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Parenting

Should Parents Give Their Kids the Silent Treatment?

Whether you’re on the giving or the receiving end, shutting down is bad for relationships. Here’s why.

Have you been in a situation where you’ve raised your voice several times to get the kids to stop fighting or to stop messing the house but to no avail? Then after countless attempts, there comes a time when you realise that you can’t take it anymore – and choose to go cold turkey, completely stopping communication with them? If you haven’t realised by now, this is when the silent treatment begins.

It is unfortunate that in recent times, most parents are resulting to this method to teach their children a lesson. However, parents should never fall into this trap, as using the silent treatment as a form of reverse psychology will never get your kids to fully learn from their mistakes. In fact, if you look at it from their perspective, some of them may even be too young to understand your intention behind using the silent treatment.

What Is It?
Silence or the silent treatment is a behaviour that we experience or deploy in our daily life. It means you stop engagement with the person
or reduce it to a bare minimum. “In a typical family situation, a child or a parent would not speak to each other; they would avoid eye contact, and generally not be in the same space with each other,” explains Neo Eng Chuan, principal psychologist at Caper Spring.

“In psychological terms, this behaviour is termed as ‘withdrawal’ or ‘shutting down’. In the case of an adult, silence would convey a sense
of rejection, or that “I no longer love or care about you”. “However, in the case of a child, it usually means protest, that I am unhappy about a particular situation, or the way I have been treated by the parents.”

Does It Work?
While the instant communication halt may cease the immediate issues, it will in return make your kids uncomfortable because they’re not used to Mummy being silent. In fact, research indicates that children would rather be yelled at than ignored. “Though the silent treatment seems to work for the moment, there are huge negative consequences that follow on. Children may start to feel unloved and could even develop deep beliefs about their inadequacy,” states Dr Margaret Paul, bestselling author and relationship expert.

However, let’s not confuse the silent treatment with the cooling off period, because in terms of the silent treatment, it is when you go all out to ignore the existence of the other person. This is something parents need to understand, as most times, Mummy and Daddy may think that they are just cooling down and not avoiding the little ones.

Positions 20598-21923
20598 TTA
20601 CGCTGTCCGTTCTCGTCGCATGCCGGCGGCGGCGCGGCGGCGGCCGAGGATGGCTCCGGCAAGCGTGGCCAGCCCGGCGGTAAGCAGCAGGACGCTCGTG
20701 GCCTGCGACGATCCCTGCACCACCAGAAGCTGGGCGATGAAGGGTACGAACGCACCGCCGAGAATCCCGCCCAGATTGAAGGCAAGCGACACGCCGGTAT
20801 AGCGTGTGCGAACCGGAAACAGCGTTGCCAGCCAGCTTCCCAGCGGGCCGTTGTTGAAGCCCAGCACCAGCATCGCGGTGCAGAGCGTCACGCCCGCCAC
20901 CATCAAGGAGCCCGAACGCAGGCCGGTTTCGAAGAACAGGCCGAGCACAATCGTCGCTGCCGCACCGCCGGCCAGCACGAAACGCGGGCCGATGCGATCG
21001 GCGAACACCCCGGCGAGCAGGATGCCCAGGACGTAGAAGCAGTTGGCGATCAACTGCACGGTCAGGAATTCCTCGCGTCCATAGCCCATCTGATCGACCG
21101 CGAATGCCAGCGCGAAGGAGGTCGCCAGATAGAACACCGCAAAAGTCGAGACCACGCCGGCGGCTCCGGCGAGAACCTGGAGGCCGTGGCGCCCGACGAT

Regardless of the circumstances, the silent treatment should never be used as a discipline tool as it truly causes more harm than good. “It is not a useful tool, as the difficulties or disagreement is not addressed. That said, the silent treatment could sometimes be used as a last resort because other approaches or methods have not worked. It is also likely that this could be a natural progression arising from a heated argument. If it is the case, this state of interaction should not remain for too long,” advises Eng Chuan.

Ways to Curb the Issue
As an alternative to the silent treatment, therapist Susan Forward advises addressing the problem directly. “By doing so, it will send out clear signals to your children that you are not going to play the game of awkward silence,” she adds. But in reverse, if children are the ones giving their parents the silent treatment, then what parents should do is to validate the child’s protest or anger – that they are unhappy with the parent for doing this or that. And then, go on to explain the rationale for their decision.

“Apart from feeling dejected and ‘abandoned’, some of the more serious negative effects of the silent treatment are when a child starts using it as a way to get what they want, or as a medium to portray unhappiness.”

Additionally, parenting experts share that a good way to snap your child or yourself out of this process is to give them or yourself some space to sort out the emotions and feelings. Don’t try to force your child to talk, and don’t cajole, threaten or give in to their demands. Instead, a brief separation may give them time to think through the situation. Yes, there will be days when your anger gets the better of you and you feel like completely giving up. But here’s the bottom line – if you don’t give the silent treatment any power, both you and your child will stop using it because it doesn’t get you anywhere.

Communication is key and it should always be used and not lost in all scenarios, because let’s face it, no one (including you and I) likes receiving or giving the cold shoulder to anyone.

MPM